Verticillium wilt is caused by Verticillium dahliae and V. albo-atrum. However, V. dahliae is responsible for the majority of infections on woody ornamentals in southern New England.
Various trees and shrubs are susceptible to Verticillium wilt in the region. The most common hosts in landscape settings include: maple (Acer), elm (Ulmus), smoketree (Cotinus), ash (Fraxinus), tulip poplar (Liriodendron), Viburnum, redbud (Cercis), Catalpa, Magnolia, Kentucky coffee tree (Gymnocladus dioicus) and Russian olive (Elaeagnus angustifolia). In southern New England, native and non-native maples are the most frequent host for the pathogen. In many cases, these trees are weakened by other landscape stresses, facilitating disease development.
Symptoms & Spread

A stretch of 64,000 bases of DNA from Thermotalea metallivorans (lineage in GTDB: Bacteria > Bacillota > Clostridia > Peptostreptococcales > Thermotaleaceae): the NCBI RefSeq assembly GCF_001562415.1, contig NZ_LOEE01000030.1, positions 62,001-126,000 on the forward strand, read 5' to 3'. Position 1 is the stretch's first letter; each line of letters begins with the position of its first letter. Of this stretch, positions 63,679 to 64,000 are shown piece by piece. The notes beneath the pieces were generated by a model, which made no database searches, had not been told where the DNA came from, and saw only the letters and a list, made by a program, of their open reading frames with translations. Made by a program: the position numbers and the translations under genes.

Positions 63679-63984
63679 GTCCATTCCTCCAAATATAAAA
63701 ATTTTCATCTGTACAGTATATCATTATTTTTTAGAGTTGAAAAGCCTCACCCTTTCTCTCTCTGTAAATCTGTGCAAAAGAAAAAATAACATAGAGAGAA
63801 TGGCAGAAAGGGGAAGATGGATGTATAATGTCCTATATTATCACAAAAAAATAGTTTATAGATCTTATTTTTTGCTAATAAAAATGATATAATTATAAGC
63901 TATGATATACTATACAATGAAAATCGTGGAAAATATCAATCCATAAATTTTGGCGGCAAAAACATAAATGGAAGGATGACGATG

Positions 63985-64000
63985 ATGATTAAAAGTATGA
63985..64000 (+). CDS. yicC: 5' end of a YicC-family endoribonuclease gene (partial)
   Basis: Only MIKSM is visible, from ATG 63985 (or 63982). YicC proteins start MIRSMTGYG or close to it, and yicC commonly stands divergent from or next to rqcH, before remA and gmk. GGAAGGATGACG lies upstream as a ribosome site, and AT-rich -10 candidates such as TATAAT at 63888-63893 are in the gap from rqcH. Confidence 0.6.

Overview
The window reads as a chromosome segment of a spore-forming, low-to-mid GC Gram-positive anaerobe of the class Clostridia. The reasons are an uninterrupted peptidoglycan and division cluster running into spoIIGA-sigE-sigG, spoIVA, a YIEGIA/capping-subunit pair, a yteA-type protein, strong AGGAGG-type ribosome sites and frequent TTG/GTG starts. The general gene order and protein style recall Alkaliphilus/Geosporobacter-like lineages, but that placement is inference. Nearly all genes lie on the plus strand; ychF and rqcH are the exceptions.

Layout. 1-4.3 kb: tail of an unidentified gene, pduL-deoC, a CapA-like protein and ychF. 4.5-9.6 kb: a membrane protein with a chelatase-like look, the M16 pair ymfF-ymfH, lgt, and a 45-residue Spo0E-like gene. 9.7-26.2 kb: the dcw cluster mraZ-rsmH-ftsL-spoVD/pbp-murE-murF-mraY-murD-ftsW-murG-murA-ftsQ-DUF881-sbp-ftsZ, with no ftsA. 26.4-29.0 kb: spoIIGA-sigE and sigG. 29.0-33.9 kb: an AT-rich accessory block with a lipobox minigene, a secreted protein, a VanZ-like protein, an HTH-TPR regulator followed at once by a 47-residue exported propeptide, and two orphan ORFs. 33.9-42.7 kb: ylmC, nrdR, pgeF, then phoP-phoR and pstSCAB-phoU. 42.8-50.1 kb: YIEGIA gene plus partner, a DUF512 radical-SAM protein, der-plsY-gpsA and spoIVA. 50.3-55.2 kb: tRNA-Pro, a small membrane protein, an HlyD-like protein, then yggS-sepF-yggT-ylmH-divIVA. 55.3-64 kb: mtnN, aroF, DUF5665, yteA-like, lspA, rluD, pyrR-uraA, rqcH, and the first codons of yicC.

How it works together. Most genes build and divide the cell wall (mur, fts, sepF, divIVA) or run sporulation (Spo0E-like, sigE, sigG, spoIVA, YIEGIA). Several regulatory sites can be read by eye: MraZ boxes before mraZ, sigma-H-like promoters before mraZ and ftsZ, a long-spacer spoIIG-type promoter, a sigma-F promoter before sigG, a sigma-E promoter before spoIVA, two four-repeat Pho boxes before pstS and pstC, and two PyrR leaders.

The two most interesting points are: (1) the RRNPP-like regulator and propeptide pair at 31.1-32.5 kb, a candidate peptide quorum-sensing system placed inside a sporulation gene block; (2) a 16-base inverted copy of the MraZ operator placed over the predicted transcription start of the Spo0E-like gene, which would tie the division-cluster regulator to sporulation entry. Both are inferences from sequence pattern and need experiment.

Verticillium wilt is a damaging vascular disease for an array of woody ornamentals and can be pervasive once it establishes at a site. Infections from Verticillium originate in the soil, when the fungus invades the root system of susceptible trees and shrubs. Once the fungus becomes established in the vascular system, it is transported into and throughout the canopy. Verticillium also grows through ray cells to penetrate deep into the secondary xylem. The most commonly observed symptoms include marginal leaf scorch, leaf wilting, vascular staining and branch dieback. Because there is a disruption of water and mineral transport to the affected branches and leaves, the symptoms appear similar to those caused by root and cankering diseases, drought, and mechanical root damage (e.g. severing, crushing or compaction). Therefore, careful examination is required to rule out these other possible stresses. Acute foliar symptoms can develop quickly after infection and range from wilting, desiccation, marginal/interveinal browning and premature shedding of the foliage on a single branch or a particular area of the tree’s canopy. These symptoms can appear at any time during the growing season, but most often develop during hot and dry periods. More frequently, woody plants develop chronic symptoms that resemble a tree in decline, such as stunted growth, marginal leaf scorch, undersized and sparse foliage, heavy seed production and scattered branch dieback. The vascular staining that results from the disease is the best diagnostic symptom for identification of Verticillium wilt and to determine if additional testing to confirm the pathogen is necessary. However, keep in mind that staining is not always present on infected trees and shrubs. Vascular staining is often olive-green in color but may range from yellow to brown, depending on the host. Because of the pathogen’s ability to move through ray cells, staining may be present deep in the xylem tissue and not in the outer vascular tissue just under the bark (where vascular staining caused by Dutch elm disease is often observed).